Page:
The structural engineer is usually a specialized civil engineer, only the few architects are at the same time also structural engineers, although this can sometimes occur, because in their training, of course, the structural science plays a "supporting" role. The structural engineer checks all factors related to the load-bearing capacity of buildings - on the one hand in the run-up, on the other hand also in existing intact or damaged buildings. On the one hand, specific calculation methods are used, on the other hand the characteristics of certain constructions and certain materials during construction. The load-bearing capacity of the floor must also be calculated and checked before it is built, as in certain soil conditions the load-bearing capacity of the subsoil may possibly be limited - in this case, then usually not very tall buildings may be erected. However, this area of responsibility is referred to as soil mechanics, and, strictly speaking, falls only marginally into the field of responsibility of the structural engineer, but the soil survey must of course be taken into account in the static planning of structures. A not inconsiderable area of responsibility of structural engineers is also the assessment of building damage - especially if there is a suspicion that they could influence the load-bearing capacity of a building.
The area of responsibility of the structural engineer is laid down by law in the HOAI - the fee structure for architectural and engineering services, which also includes fee recommendations for the individual services, as well as the fixed fees. Both the scale of fees and the description of services in the HOAI are anything but clear-cut - so you can not look up either the area of responsibility or the structural costs here. According to the honorary panels, the costs for structural engineers are always dependent on the so-called "billable costs" of a building.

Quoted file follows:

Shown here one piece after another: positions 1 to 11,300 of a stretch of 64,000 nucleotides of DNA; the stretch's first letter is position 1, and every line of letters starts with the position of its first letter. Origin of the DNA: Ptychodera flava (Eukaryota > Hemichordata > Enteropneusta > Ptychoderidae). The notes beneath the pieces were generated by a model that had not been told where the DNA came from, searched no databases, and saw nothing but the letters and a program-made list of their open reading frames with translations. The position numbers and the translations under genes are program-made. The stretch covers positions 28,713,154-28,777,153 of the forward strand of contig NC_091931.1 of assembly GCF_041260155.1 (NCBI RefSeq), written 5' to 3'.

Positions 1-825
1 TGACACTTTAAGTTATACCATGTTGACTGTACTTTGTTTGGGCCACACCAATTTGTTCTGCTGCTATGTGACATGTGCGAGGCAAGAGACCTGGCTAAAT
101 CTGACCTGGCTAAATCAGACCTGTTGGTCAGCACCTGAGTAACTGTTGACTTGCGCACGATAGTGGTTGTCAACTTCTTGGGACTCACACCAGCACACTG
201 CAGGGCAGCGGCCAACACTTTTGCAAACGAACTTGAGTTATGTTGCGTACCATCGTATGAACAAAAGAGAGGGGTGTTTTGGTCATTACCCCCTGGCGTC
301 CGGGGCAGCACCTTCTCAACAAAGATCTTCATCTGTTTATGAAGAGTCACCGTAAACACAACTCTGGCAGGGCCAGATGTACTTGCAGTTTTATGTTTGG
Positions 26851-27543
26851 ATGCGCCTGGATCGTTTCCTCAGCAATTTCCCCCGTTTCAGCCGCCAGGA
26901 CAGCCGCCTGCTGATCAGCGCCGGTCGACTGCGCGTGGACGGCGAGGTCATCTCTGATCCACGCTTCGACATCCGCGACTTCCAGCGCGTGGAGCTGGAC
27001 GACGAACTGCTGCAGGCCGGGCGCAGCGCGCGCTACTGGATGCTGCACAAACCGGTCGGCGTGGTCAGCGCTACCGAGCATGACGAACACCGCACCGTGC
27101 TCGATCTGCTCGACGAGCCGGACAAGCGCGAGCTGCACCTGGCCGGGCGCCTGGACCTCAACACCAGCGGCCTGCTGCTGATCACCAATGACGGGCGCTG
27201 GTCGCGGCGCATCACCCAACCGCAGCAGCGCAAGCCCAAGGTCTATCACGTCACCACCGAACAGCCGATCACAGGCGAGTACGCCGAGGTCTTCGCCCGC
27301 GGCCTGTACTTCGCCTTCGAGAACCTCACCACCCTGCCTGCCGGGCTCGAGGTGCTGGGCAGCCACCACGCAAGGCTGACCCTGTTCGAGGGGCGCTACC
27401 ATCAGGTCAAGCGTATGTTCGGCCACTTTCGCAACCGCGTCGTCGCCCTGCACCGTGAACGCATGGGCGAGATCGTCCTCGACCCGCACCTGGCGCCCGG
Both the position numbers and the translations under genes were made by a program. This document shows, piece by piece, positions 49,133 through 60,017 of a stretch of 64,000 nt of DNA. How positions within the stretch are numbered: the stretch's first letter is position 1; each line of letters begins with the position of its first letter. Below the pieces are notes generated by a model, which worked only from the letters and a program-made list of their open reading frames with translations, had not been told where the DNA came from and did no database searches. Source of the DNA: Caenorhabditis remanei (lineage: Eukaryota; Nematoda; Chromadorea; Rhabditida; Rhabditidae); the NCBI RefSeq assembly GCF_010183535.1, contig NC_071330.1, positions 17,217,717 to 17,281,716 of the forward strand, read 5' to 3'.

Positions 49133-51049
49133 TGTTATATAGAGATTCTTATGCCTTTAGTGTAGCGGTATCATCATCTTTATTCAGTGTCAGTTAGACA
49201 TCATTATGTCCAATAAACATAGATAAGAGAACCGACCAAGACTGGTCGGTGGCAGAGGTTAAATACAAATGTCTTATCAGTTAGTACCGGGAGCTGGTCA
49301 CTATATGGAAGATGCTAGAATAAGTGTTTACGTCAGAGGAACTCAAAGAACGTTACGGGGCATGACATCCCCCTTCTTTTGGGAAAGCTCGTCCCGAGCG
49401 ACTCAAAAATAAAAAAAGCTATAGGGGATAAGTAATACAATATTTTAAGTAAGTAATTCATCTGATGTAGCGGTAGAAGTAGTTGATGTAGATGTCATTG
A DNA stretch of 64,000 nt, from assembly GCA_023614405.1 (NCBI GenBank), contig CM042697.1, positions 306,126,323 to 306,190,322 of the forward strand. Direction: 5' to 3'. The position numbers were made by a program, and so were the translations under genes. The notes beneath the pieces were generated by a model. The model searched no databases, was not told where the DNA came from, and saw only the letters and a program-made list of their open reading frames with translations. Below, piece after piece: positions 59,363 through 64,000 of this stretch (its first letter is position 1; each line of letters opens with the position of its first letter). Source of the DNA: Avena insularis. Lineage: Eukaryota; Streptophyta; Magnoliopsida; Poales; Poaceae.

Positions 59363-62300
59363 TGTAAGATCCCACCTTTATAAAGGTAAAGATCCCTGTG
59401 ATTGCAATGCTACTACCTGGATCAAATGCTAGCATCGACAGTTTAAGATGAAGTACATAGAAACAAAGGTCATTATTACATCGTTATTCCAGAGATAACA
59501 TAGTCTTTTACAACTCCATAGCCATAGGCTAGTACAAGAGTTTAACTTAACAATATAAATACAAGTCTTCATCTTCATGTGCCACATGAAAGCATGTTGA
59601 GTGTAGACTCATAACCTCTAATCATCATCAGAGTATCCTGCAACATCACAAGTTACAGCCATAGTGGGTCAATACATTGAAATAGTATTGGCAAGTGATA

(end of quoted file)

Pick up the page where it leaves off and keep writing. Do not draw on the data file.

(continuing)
When planning a new building, due to legal obligation, a structural analysis of the plans and the architectural drawings is required in the federal states of Hesse, Brandenburg and Berlin in order to ensure that the building as planned is really viable. The usually not mandatory soil surveys - ie the soil mechanical test - is also used, as the soil texture plays an important role in the load bearing capacity. The precise prescribed scope of these tests in a new building is then regulated slightly differently from state to state, depending on what the building regulations regulations provide in the respective country. In the planned construction of a single-family dwelling, an average of around 1,600 euros - 2,700 euros in costs for the structural engineer as ancillary construction costs, but this may also be significantly more expensive, depending on the structural engineer. In general, the stability of the planning and all construction drawings are examined in detail, usually the foundation plan, the ground floor ceiling, the roof construction and, if necessary, relevant fire protection design drawings. While the soil mechanics report can be useful in many cases, static testing is often a matter of personal protection in those countries where it is not compulsory.
Free assessment - where does it make sense
Before a new building, a soil mechanical expert opinion certainly makes sense, because here are sometimes significant differences in carrying capacity to notice that would otherwise not be included in the construction planning. The costs for a soil mechanical expert opinion are usually around 500 euros.